Tenants Victoria is only one of the 40 community organizations that are pushing for the suspension in debt collection and loan repayments. Aside from rent bans, the group is also calling for service providers to waive late and penalty fees. It would include waiving extra interest costs and disconnecting services.
According to the chief executive of the Victoria Council of Social Service, Emma King, the ongoing pandemic will have massive effects by itself. The last thing people need right now, she said, is predatory bosses like banks and debt collectors as well as obstinate business practices driving people into poverty.
Currently, most of the big banks in the country are offering support for individuals and businesses through their existing financial hardship programs on a case-by-case basis. Some of the currently available supports include suspending interest, re-ageing loans, reducing loan amounts, waiving charges, and deferring home loan repayments.
Meanwhile, Australia’s peak organization for homelessness is pushing for the federal government to provide emergency payments immediately. According to them, it will work a long way to help cover rents for contract and casual workers who are losing their income due to the virus.
Jenny Smith, the chairperson of Homelessness Australia, stated that the Sickness Benefit and Newstart Allowance need an increase. In Melbourne and Sydney, the average weekly asking rent can reach as much as $430 to $540, respectively. Both subsidies are inadequate to make such payments, she said.
Even including the $750 stimulus support from the government, Ms Smith said that Australians are still on the risk of losing their homes.
The peak body is pushing for the government to offer extra payment support that can at least cover a months worth of rent or more, if necessary.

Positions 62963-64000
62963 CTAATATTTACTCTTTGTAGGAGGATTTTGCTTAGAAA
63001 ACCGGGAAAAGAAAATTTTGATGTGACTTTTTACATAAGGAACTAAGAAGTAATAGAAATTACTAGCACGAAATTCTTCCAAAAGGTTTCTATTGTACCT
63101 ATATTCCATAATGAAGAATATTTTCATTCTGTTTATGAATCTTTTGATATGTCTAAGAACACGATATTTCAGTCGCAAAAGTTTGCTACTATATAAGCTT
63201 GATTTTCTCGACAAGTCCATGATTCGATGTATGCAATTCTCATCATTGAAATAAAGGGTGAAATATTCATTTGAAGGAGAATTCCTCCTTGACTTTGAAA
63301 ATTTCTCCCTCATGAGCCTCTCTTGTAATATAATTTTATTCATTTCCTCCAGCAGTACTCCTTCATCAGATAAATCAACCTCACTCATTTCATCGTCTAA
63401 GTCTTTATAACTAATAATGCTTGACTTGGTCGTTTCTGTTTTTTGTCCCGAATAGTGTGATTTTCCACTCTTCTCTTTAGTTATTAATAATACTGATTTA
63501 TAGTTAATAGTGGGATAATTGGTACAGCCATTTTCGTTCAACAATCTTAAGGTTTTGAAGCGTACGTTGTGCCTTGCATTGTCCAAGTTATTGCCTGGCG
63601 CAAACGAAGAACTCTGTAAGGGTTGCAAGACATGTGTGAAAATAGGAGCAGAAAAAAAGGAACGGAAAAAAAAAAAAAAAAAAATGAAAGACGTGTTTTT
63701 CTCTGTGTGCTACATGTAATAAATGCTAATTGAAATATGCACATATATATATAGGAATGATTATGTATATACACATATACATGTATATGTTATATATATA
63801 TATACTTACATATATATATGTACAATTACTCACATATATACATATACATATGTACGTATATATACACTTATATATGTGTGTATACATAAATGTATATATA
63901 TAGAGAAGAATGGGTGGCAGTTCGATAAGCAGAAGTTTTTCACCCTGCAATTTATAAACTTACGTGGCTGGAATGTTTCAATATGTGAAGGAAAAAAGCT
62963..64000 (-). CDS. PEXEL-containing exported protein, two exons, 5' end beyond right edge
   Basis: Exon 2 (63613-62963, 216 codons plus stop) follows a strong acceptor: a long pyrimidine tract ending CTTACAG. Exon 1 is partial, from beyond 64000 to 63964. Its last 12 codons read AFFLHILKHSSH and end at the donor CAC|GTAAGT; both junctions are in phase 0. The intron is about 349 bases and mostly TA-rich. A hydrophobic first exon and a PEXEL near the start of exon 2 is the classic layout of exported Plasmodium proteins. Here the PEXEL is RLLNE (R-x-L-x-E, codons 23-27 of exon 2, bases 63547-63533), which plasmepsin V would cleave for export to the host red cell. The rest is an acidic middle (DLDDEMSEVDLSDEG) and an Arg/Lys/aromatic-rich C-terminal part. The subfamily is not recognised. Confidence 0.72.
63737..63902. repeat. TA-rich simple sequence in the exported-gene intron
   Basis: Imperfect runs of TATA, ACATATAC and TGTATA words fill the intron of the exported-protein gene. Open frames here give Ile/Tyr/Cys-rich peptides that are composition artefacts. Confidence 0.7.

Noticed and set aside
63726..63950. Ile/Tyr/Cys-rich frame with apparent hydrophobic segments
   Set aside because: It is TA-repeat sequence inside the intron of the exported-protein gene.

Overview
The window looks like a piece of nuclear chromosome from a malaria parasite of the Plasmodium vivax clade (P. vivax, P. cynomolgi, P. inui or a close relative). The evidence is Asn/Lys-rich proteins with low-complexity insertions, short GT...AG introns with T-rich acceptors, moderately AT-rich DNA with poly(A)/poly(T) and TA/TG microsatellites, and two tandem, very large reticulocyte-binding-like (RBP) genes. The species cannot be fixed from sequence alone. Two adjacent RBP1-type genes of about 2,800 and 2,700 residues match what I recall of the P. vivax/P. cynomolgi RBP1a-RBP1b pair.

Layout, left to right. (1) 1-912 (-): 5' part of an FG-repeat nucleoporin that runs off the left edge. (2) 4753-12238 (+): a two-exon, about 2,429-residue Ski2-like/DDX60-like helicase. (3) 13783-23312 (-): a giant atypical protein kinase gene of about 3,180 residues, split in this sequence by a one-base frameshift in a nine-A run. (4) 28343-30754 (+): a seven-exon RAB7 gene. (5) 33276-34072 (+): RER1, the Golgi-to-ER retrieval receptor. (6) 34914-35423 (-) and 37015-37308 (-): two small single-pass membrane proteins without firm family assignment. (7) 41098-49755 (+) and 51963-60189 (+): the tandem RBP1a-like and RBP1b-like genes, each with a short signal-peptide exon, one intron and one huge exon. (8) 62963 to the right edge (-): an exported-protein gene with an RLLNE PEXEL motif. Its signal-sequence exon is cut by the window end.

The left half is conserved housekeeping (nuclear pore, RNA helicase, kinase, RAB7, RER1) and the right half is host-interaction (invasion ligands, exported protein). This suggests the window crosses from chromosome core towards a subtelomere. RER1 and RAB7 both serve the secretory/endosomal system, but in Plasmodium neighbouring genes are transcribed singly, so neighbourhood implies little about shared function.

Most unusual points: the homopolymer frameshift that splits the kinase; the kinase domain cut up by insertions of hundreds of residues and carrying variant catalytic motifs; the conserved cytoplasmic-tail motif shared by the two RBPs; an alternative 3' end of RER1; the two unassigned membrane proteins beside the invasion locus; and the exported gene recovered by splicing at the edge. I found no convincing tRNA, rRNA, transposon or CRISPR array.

Ms Smith further stated that individuals in casual employment and low income could be in grave need as soon as they are out of a job. She also said that middle-income earners usually have only a couple of weeks before they experience significant difficulties in continuing with their current financial commitments.
There are hundreds of thousands of individuals living on the verge of a financial disaster in Australia, she added. Ms Smith also said that it will be cheaper and much easier if the government will start to intervene while Australians still have homes.
From the latest census, there are over 10% of tenants who are currently facing rental stress, while 7% of homeowners are experiencing home loan stress. Another survey also shows that 40% of Australians have limited savings or less than $500 saved in their rainy day funds.
Further, Ms Smith is asking landlords to be extremely flexible towards their renters, especially during this trying times. And while everyone has a shoe to fill, she also wants the government to show even more leadership and provide additional assistance as landlords could also be in dire situations.
She further commented that extra financial support is also necessary for overcrowded houses which require alternative accommodation to self-isolate properly.
Meanwhile, West Australian Premier Mark McGowan declared a freeze on household charge and fee increase on Monday. He added that evicting tenants, households, and businesses due to unpaid bills will only worsen the situation during this time.